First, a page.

July 24, 2017
I don’t think one day so far in my month-and-a-half stay has turned out just the way it had looked through the morning light. Days at home aren’t like that. Because this is Monday, cook’s day off at the rectory, he doesn’t bring my paper. I must walk down to the gate, which is all of about 4 minutes (if I’m slow) to pick it. Actually if I could go in my pj’s I’d be fine with that but I fear I’d scandalize the community, so must dress. For me the height of luxury and self-indulgence is to spend at least an hour doing the Sudoku and the X-word over a leisurely breakfast, then get dressed (or not) and face the day. So today I had to throw on the jeans and a shirt. Not a big deal in the long run. But as I walked down, I saw Lucy, looking quit miserable. “Lucy are you OK?” “I’m fine.” “Are you sure?” Then the story came out. She’d been thrown from a piki piki 2 days ago and wrenched her back, was scraped up a bit and possibly had a damaged toe. Lucy hasn’t lived at Mji for some 5 or 6 years and you may well remember that just last year she had a real break-through in understanding the many mistakes she has made. At 22 or so she has 3 children and no source of income. Empower the World has now taken her back to salon training, which she had left because she had no one to care for her children when they were sick. I brought her to my house, asked her some questions, fed her some breakfast, gave her Ibuprophen and put her to bed with my hot water bottle. I called Joyce, who is our medical counselor, who advised taking her to the district hospital right across the road.
While all of that is going on, Ruth is trying to get my attention about a letter she needs to write and could I help her? (Can you put it on my table?) I’d asked Hillary to come at 10 so we could do some things Fr. Kiriti had requested. I haven’t brushed my teeth, washed my face, combed my hair—-nada. Hillary arrives and walks Lucy to the hospital, I get my 2 days of dirty dishes washed, read Ruth’s letter, wash, brush and comb. Take a deep breath. Oh yeah, have to finish packing to be ready when Fr. Kiriti arrives to take me to Nakuru to visit my dear friend, Lydia Venter.
By the time Hillary returns I’m done and ready to work on our job. Lucy comes back and seems to be a bit better, either from the Ibuprophen or the hot water bottle or perhaps that and the TLC. We refill water bottle, Lucy leaves, Hillary and I get our job done and it occurs to me that it’s lunch time. “Are hungry?” Hesitantly, “Well, yes.” Have you ever eaten a grilled cheese sandwich?” “No.” “Everybody loves grilled cheese sandwiches.” Hillary watches as I slice the cheddar, butter the bread on the outside and plop it into the hot frying pan, where the bread toasts crisply and the cheese melts. Just then Mungai walks in, smells the sandwich and sits down. Now I have 2 more people for whom a grilled cheese sandwich is a favorite!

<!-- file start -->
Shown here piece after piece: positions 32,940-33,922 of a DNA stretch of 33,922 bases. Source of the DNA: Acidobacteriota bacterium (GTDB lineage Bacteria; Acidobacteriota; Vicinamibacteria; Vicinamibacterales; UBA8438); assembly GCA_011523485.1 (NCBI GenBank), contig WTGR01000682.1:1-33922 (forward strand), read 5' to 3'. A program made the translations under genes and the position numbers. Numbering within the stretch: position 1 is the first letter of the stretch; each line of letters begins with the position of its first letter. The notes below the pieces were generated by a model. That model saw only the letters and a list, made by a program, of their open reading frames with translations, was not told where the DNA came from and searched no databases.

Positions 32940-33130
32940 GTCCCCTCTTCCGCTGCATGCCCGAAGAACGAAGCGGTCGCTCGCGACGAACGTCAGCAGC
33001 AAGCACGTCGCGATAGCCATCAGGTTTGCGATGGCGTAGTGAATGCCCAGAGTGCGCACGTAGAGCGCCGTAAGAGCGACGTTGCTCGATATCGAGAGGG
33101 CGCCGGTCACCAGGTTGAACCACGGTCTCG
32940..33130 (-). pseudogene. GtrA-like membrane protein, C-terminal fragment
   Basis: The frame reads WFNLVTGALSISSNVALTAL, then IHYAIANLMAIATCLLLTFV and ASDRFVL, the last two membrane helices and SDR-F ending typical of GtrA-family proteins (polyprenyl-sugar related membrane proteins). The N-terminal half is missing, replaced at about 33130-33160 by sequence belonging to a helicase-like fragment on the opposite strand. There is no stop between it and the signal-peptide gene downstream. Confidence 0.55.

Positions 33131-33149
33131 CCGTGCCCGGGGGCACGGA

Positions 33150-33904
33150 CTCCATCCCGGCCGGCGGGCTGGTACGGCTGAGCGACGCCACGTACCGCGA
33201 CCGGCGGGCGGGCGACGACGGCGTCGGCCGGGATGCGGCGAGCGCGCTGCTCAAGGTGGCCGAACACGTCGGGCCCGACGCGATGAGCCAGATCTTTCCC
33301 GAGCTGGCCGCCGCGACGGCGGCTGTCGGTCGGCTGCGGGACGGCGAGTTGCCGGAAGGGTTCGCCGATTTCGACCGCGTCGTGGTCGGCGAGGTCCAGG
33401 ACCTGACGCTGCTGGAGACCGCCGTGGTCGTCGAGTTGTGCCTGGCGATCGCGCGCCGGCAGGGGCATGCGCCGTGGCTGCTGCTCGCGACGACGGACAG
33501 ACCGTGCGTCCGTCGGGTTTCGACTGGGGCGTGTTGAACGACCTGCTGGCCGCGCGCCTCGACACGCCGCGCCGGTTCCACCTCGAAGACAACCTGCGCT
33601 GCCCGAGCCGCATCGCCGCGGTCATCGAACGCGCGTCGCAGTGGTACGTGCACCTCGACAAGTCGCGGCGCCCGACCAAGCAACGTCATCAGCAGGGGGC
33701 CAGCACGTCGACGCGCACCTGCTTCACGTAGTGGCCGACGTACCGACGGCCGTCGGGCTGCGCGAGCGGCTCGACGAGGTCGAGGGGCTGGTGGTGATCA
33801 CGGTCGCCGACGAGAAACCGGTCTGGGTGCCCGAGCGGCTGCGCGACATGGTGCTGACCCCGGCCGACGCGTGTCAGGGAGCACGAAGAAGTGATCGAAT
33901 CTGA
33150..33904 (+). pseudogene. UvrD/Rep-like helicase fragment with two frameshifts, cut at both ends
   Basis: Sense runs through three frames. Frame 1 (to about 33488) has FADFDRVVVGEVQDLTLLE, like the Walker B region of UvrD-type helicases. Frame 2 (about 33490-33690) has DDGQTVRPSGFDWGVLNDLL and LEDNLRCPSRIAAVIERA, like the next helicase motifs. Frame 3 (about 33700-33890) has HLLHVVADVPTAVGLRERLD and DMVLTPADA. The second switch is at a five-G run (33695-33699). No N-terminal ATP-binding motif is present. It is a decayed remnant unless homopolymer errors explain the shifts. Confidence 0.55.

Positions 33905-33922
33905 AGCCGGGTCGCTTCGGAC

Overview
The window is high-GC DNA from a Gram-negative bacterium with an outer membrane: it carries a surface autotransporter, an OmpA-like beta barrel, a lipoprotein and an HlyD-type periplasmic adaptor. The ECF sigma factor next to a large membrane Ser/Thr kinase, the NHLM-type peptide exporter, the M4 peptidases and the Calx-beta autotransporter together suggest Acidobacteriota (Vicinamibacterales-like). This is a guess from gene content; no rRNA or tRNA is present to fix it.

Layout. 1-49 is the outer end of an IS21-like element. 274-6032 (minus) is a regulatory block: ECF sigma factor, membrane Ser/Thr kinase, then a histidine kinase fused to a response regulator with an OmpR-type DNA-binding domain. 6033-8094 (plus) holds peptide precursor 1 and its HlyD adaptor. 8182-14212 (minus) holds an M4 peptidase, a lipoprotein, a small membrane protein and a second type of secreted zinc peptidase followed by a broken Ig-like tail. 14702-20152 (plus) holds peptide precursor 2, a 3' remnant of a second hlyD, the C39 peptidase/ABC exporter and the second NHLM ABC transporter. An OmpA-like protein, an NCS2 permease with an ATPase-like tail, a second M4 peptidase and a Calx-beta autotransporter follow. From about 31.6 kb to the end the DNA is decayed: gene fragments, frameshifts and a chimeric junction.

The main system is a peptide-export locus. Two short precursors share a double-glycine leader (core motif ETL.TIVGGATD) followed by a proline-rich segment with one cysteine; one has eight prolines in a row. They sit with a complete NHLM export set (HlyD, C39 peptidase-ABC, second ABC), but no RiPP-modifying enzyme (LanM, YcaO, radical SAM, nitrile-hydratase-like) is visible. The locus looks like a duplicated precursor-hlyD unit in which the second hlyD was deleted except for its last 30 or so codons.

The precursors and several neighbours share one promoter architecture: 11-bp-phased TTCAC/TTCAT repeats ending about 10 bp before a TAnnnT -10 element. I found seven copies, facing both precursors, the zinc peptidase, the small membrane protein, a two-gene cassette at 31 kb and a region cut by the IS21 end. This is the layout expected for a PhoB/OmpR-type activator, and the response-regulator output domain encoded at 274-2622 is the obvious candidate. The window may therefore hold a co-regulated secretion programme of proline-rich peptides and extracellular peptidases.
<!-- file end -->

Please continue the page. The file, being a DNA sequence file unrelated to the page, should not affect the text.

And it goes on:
Fr. Kiriti arrived to have lunch and time to tak, then drive me to Nakuru. I had come with my laundry list of things to discuss and he had his things to tell too. It’s the first time we’ve had to really talk since I came and all through lunch and the ride to Nakuru more things kept bubbling up.
I was on my way to visit one of my favorite families, the Venters, who are a South African couple with 7 adopted mixed-race children. Actually the oldest aren’t children any more. Only the 2 youngest are still at home. I met them years ago when I admired some earrings on display in the salon where I have my hair cut (and will do so again on Wednesday). You may remember the story of the taka taka earrings, made from flattened bottle caps and other bits of detritus. Lydia is incredibly creative and is at her best with found items of little or no value. She turns everything into art pieces, which I wish I could bring back.
Maki, the eldest lived in South Africa for 3 or 4 years, but has come back to live nearby with her brother, Stephanus (#3). Maki has learned to make soaps and is getting quite a bit of business.
From left hibiscus soap, lemon grass, ACH can’t remember the kind that looks like cheddar cheese (it’s not) The pieces in the pink mold are still curing, a process that takes about 1 week if she does the hot method or 6 weeks if she uses the cold method.
I showered with her charcoal soap this morning and found it quite nice. Lydia tells me charcoal has a lot of healing qualities. What I noticed is that it lathered nicely, was quite hard (so would last long) and didn’t leave my skin gray, as one might imagine. I was hoping to get some to bring back, but evidently she had a big order and has none on hand.
Joy, #2, has gone to South Africa for a time, where she is learning even more about baking. She had opened Joy’s Delights to sell her wonderful cakes, donuts and sweet breads here in Nakuru. However, since she is a South African, she was not allowed to run a business so had to close. Lydia and Wilco are missionaries and have finally been able to register their foundation here in Kenya, so Joy will be able to run her bakery under the foundation, as part of her profits go to support the schools the foundation runs. The next 2 children are in boarding schools, so I’ve not seen them, while Timothy (14) and TD (9) are home schooled. It’s the most loving family and a joy to be with. Only downside is that Wilco, being also South African, so unable to work in Kenya, spends 3 of every 4 weeks in SA so he can support his large family.
I spent 3 days with them, although I think it was a bit hard for Lydia. Her life is always busy and hectic, particularly when Wilco is not there. She has a volunteer, Rose, from Holland, whom she has to juggle, along with the children and me.
More on the visit in the next post. Here we are at dinner the first night I was there.
Rose, Teday (9), Lydia, Stephanus (19) and Timothy (14).